If you're looking for the ultimate guide on poppers in Canada, you've come to the right place. We'll cover the effects, risks, and legal status of poppers in Canada, and give you some tips on staying safe. Whether you're a seasoned popper or popping your popper cherry, we've got you covered.
To start off, what are poppers exactly? Essentially, poppers are a type of liquid that people inhale to experience a short-lived high. They're usually sold in small bottles and are known for their distinctive, pungent smell. They're also known by other names such as amyl nitrate, butyl nitrite, and liquid gold. Poppers have been around for decades, and they're quite popular with the LGBTQ+ community and club culture. How popular? It’s estimated that around 30% of gay men in Canada use poppers!
There are several types of poppers available, each with its own unique composition and effects. Amyl nitrite is perhaps the most well-known type, and it's typically sold in small brown bottles. Butyl nitrite is another common type, and it's often sold in clear bottles. Isobutyl nitrite is a newer type of popper that's gained popularity in recent years. Other types of poppers include pentyl nitrite, cyclohexyl nitrite, and propyl nitrite. Each type of popper can produce different effects, so it's important to know what you're using and how it may affect you.
While the recreational use of poppers is often associated with party culture, believe it or not these substances have also been used for medical purposes. Poppers have been used to treat angina and other heart conditions by relaxing blood vessels, which increases blood flow and reduces chest pain.
However, most people take poppers for different reasons. Poppers are inhaled through the nose and produce a quick and intense high that typically lasts for a few minutes. The effects of poppers can vary from person to person, but common effects include a warm, tingly sensation throughout the body, increased heart rate, and a sense of lightheadedness or dizziness. Some users also report feeling a rush of blood to the head and a brief loss of inhibitions.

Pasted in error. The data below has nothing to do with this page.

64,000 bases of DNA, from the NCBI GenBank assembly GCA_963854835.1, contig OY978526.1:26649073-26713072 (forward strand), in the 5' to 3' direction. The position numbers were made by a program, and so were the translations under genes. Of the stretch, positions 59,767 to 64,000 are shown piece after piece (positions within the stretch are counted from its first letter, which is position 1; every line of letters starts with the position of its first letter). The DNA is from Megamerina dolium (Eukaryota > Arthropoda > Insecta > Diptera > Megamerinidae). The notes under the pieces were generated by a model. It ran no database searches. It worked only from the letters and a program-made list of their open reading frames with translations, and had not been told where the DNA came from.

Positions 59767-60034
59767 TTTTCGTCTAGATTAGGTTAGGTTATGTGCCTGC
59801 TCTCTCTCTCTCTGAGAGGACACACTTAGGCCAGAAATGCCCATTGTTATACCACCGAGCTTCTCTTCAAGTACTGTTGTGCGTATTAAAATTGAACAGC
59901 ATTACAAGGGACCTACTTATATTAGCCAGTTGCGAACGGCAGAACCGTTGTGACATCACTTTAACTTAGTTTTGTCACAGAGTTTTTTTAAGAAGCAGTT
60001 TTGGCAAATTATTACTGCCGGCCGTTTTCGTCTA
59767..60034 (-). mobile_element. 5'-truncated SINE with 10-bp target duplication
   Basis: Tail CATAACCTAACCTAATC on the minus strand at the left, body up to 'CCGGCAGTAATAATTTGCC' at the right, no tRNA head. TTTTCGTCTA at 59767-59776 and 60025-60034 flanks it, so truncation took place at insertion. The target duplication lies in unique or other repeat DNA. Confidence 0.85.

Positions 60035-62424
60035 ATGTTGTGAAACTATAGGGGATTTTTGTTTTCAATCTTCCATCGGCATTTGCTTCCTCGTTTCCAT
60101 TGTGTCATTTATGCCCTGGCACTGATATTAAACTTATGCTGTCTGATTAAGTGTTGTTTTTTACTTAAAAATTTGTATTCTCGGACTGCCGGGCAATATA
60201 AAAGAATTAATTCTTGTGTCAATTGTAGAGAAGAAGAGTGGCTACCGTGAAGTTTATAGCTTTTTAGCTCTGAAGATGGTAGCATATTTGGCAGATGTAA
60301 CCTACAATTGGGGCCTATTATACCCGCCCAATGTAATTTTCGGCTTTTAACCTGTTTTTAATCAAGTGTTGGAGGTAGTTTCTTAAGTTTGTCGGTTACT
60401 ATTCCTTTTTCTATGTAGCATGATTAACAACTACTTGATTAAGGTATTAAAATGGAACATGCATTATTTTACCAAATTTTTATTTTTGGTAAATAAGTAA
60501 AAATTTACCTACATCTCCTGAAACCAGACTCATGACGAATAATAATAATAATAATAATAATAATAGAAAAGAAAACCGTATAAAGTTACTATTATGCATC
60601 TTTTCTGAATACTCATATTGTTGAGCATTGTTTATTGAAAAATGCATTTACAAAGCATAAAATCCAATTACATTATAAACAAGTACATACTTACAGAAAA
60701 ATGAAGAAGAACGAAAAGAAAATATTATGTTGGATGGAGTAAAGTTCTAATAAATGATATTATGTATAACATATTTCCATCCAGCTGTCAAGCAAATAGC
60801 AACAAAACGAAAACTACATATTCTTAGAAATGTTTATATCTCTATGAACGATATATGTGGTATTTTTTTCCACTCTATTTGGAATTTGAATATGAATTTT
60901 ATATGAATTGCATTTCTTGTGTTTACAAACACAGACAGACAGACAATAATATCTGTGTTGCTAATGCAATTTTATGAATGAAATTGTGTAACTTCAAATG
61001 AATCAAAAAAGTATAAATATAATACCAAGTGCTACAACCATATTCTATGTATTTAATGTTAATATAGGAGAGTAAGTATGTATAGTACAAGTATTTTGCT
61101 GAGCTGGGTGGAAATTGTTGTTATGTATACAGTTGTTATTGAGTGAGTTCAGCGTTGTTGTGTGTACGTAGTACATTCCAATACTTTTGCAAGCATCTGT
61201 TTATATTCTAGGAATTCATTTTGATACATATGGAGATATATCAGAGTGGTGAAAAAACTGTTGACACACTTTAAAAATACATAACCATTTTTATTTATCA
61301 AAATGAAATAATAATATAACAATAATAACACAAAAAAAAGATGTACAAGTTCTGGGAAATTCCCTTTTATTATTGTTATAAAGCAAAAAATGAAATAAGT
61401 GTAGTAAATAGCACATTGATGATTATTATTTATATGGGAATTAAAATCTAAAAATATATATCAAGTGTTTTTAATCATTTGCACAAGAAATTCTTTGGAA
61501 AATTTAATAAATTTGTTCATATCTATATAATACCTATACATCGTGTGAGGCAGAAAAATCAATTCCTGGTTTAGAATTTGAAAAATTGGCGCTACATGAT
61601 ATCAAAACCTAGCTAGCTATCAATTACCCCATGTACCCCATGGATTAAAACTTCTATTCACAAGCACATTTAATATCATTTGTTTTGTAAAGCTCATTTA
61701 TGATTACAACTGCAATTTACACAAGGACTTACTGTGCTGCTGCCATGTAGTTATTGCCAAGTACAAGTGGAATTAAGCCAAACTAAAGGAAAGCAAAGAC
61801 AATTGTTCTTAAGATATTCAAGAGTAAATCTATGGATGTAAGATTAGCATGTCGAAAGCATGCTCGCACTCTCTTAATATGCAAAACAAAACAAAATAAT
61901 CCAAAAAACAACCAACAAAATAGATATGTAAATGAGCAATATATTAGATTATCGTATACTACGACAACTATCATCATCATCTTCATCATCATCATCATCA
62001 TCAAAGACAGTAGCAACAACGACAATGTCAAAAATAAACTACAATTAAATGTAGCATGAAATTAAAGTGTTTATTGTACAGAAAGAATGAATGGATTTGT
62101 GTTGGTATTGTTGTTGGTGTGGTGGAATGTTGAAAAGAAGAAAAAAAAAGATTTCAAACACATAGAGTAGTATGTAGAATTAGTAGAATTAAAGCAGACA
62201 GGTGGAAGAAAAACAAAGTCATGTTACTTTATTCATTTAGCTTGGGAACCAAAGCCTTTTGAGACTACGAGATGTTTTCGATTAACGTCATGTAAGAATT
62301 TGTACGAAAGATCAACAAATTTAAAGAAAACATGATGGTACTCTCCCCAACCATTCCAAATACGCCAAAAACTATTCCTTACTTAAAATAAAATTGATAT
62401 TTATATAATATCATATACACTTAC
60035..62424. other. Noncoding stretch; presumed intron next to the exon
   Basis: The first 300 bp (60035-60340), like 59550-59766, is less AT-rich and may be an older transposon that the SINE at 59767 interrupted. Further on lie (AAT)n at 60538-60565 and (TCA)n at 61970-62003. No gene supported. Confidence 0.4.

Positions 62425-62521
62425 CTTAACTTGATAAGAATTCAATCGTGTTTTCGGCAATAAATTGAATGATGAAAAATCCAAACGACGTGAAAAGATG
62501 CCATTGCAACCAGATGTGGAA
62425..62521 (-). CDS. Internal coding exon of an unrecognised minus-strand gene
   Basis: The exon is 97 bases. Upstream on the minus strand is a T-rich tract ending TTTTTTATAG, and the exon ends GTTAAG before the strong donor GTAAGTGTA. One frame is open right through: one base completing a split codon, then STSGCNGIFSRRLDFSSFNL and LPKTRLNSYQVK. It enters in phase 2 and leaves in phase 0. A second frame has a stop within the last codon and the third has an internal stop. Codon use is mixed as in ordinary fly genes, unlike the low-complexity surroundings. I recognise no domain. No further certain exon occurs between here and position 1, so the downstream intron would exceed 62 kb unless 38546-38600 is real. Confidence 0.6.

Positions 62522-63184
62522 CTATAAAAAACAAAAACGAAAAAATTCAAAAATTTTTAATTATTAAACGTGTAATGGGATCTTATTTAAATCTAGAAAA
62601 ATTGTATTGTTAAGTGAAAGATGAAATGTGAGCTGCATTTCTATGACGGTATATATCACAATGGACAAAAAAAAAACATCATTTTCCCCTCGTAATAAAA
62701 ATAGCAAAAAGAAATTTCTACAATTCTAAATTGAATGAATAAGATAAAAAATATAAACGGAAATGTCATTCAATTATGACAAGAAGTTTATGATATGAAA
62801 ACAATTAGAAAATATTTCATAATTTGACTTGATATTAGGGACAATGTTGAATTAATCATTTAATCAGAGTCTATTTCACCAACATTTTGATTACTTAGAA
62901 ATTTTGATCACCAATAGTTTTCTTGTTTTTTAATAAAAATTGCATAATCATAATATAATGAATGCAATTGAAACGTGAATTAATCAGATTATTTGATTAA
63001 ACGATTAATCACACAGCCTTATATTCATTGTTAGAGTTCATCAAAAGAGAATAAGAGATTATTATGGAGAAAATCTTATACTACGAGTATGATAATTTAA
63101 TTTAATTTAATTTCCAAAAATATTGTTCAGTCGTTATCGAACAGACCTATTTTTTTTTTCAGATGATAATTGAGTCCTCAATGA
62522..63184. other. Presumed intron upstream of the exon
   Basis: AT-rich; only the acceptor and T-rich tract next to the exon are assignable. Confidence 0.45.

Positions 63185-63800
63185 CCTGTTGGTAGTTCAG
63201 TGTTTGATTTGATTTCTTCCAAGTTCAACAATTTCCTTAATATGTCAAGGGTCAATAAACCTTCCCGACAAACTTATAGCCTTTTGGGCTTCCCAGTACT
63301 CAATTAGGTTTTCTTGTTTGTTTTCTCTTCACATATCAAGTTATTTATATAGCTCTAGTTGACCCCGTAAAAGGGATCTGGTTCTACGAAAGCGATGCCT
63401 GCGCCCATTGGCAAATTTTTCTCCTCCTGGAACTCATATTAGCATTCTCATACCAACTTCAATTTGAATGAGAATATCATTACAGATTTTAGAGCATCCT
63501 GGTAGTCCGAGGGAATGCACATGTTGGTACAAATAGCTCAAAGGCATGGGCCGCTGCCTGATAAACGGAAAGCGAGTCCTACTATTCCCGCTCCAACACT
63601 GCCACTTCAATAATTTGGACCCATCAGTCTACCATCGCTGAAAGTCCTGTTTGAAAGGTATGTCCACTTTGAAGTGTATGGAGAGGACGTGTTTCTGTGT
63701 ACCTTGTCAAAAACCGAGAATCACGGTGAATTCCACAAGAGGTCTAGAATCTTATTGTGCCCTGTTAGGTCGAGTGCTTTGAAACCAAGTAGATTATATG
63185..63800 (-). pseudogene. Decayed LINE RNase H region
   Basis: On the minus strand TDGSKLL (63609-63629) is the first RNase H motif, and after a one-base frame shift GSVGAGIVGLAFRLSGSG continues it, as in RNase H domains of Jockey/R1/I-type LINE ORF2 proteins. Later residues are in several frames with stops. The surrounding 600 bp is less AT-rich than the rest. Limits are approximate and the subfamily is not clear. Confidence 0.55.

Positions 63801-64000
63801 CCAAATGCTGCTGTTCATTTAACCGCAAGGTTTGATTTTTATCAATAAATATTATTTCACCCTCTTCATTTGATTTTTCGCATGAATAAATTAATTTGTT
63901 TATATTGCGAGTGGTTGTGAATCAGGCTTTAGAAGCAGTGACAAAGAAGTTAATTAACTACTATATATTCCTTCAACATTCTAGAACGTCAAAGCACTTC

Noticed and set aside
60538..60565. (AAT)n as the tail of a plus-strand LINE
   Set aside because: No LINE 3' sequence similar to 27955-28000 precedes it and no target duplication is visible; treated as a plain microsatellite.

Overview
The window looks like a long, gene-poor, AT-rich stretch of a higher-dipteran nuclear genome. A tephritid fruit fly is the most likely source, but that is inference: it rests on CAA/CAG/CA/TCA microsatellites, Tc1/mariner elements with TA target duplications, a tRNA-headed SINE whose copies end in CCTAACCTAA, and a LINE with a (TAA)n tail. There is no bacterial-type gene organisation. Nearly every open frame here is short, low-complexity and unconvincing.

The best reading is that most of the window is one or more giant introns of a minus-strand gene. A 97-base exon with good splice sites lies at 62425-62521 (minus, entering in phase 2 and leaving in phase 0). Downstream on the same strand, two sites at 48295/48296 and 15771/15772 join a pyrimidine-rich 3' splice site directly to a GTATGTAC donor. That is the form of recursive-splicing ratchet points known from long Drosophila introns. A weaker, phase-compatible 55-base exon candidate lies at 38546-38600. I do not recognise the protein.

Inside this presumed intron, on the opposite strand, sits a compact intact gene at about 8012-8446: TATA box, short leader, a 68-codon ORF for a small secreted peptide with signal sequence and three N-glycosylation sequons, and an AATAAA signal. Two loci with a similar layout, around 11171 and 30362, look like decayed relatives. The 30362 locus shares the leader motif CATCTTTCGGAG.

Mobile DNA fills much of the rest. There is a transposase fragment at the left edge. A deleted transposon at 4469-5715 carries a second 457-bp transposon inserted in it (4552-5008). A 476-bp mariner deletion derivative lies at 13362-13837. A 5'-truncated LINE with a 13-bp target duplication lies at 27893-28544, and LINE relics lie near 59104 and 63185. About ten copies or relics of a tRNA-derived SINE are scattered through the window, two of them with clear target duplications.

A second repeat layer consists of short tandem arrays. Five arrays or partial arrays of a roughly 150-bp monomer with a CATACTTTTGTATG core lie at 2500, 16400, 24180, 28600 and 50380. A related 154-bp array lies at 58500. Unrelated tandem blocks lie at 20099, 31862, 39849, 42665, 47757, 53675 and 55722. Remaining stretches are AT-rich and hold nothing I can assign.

Poppers can also enhance sexual experiences by increasing sexual desire and sensations. Some users also report feeling a sense of euphoria, increased confidence, and a general feeling of relaxation when using poppers recreationally. Because they relax the sphincter (the muscle in your bum), poppers can also make it easier to bottom.
Poppers aren’t all sunshine and fun, they can also be associated with various risks and side effects.
Research has shown that poppers may increase the risk of HIV transmission, due to several reasons:
If you’d like to protect yourself against HIV, consider looking into PrEP. PrEP is a once daily pill that helps prevent HIV infection by up to 99%. If you’re in Canada, check out our PrEP FAQ, or start our Free Online Assessment to see if PrEP could be right for you.
Long-term use of poppers can cause damage to vital organs such as the liver, kidneys, and brain. Furthermore, poppers can be dangerous if combined with other drugs or alcohol, which can result in serious health complications, including death.
Poppers can also cause headaches, nausea, vomiting, and breathing difficulties. It's important to use poppers with caution and to never exceed the recommended dosage. If you experience any negative effects from poppers, it's crucial to seek medical attention immediately.
Poppers have been banned for sale in Canada since 2013. Buying, possession and use of poppers remains legal, but their sale for human consumption is not.
However, as we know, prohibition doesn’t really work, and research has shown that popper use hasn’t decreased since they’ve been banned.
One way sellers typically get around the ban on the sale of poppers is by marketing them as household cleaners or deodorizers, and the labels usually state that they are not for human consumption.
However, it's important to note that the Canadian government has classified some of the chemicals used in poppers as controlled substances. This means that importing, exporting, or trafficking poppers in Canada could result in legal consequences, including fines and imprisonment.
If you still want to get your hands on some poppers, check out our guides on getting poppers in your area: